[Modern] Getting on my Light Cycle

Hi everybody, and welcome back to another Modern article here on Strictly Average MTG. My apologies again for the delay. Real life has taken me away from writing, but I have been able to find some balance to get back to writing articles. Balance is a real key in not only building, but playing your deck. Prior to today, Modern as a whole would be viewed as out of balance with the dominance of Hogaak, Arisen Necropolis. However, as long as you stay balanced with your choice of deck, as well as your play, you can navigate through the metagame.

When Modern Horizons was released I planned to play Azorius Control with Force of Negation as, to me, everything else seemed in flux. Knowing the archetypes of the format would remain the same regardless if their name changed (Whir of Invention decks added Urza, Lord High Artificer, and graveyards went from Dredge to Hogaak as examples) I thought it would have been a good choice. However after some frustrating defeats with the deck, and Wizards of the Coast only banning Bridge From Below prior to today, I decided to play a deck that I have not played since before War of the Spark was released.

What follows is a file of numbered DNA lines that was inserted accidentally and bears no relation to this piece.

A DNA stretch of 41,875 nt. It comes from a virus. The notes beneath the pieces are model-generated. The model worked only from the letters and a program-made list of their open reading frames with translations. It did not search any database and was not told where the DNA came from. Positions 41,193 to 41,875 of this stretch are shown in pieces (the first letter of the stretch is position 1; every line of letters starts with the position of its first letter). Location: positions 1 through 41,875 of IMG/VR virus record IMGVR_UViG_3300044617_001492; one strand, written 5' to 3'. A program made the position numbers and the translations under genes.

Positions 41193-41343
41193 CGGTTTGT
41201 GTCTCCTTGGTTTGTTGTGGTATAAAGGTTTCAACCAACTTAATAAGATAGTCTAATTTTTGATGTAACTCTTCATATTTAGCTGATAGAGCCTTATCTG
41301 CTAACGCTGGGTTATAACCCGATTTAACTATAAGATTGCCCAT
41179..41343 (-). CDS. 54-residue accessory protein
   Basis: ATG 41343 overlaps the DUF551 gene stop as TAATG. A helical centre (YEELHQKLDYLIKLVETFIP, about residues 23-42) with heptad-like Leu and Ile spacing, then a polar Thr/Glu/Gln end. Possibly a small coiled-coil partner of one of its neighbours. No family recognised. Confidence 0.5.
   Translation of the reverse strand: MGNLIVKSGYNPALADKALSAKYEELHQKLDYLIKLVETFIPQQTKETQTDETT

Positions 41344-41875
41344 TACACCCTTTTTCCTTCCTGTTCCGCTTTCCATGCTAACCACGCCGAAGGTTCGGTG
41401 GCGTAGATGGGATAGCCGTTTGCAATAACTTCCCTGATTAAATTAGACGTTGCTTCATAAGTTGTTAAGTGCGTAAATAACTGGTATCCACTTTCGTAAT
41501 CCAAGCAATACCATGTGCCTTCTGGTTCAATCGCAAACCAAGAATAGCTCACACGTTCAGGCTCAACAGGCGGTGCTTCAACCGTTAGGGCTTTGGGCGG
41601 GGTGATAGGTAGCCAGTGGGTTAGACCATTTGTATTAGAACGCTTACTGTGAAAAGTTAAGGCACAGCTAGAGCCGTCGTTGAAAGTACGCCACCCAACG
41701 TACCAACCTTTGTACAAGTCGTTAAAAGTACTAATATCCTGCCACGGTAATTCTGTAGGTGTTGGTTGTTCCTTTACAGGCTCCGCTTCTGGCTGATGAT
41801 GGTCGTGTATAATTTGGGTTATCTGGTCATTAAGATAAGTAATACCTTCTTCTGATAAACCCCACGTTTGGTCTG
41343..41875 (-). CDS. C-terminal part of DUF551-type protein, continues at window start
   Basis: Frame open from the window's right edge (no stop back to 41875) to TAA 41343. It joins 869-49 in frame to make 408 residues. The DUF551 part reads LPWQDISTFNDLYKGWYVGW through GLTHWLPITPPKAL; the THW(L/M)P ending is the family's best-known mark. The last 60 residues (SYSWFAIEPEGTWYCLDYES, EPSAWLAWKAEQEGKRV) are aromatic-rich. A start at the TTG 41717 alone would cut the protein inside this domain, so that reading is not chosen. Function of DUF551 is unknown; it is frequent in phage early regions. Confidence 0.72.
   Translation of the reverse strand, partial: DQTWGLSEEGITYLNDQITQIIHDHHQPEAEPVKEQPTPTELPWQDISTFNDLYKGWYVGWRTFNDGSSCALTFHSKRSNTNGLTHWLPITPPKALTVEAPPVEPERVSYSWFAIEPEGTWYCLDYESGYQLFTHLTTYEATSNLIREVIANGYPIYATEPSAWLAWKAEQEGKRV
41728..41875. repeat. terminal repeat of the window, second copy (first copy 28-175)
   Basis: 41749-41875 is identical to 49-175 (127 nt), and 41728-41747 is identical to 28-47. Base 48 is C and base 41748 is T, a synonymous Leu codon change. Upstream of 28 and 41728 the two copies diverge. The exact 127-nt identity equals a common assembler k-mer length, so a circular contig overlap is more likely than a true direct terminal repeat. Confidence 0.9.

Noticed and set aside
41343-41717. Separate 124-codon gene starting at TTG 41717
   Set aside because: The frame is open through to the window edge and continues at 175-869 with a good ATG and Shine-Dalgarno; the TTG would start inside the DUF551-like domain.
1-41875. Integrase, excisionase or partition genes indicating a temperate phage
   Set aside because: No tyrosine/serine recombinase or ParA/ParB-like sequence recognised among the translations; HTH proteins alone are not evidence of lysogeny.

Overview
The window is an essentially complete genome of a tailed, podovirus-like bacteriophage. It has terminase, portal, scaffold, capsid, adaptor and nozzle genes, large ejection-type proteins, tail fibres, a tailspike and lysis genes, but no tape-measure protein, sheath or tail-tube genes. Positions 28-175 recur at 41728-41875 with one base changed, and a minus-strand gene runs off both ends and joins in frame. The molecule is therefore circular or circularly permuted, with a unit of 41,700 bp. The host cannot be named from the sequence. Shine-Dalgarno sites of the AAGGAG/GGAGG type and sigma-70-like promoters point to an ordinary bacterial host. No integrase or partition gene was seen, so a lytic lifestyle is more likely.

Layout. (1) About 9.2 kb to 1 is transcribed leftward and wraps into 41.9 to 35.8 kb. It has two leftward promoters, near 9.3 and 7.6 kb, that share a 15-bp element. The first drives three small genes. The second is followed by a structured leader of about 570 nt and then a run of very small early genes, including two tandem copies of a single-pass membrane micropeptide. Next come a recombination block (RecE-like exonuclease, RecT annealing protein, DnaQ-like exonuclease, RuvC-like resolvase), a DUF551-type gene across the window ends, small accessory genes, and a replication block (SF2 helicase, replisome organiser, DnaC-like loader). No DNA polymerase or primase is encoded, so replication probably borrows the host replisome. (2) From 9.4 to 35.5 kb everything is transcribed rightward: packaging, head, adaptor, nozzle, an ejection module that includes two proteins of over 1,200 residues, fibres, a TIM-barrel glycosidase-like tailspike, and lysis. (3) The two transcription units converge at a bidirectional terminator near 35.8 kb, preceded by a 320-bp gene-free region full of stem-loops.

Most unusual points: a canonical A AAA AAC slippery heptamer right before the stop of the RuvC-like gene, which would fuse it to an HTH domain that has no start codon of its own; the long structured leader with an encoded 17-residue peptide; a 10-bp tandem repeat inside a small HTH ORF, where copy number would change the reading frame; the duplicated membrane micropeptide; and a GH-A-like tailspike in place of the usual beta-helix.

That deck is Tron.


A deck name that not only reminds me of the movie, but also one that has been around for a long, long time thanks to some lands released over a decade after the movie was in theaters.

Being reprinted in Eighth Edition the trio of Urza lands have been a mainstay in deck building through a large part of the history of Magic: the Gathering. Originally used to power out Triskelion in the early days of the game, as well as when the construct was reprinted in Mirrodin, these lands were also used with the following cards: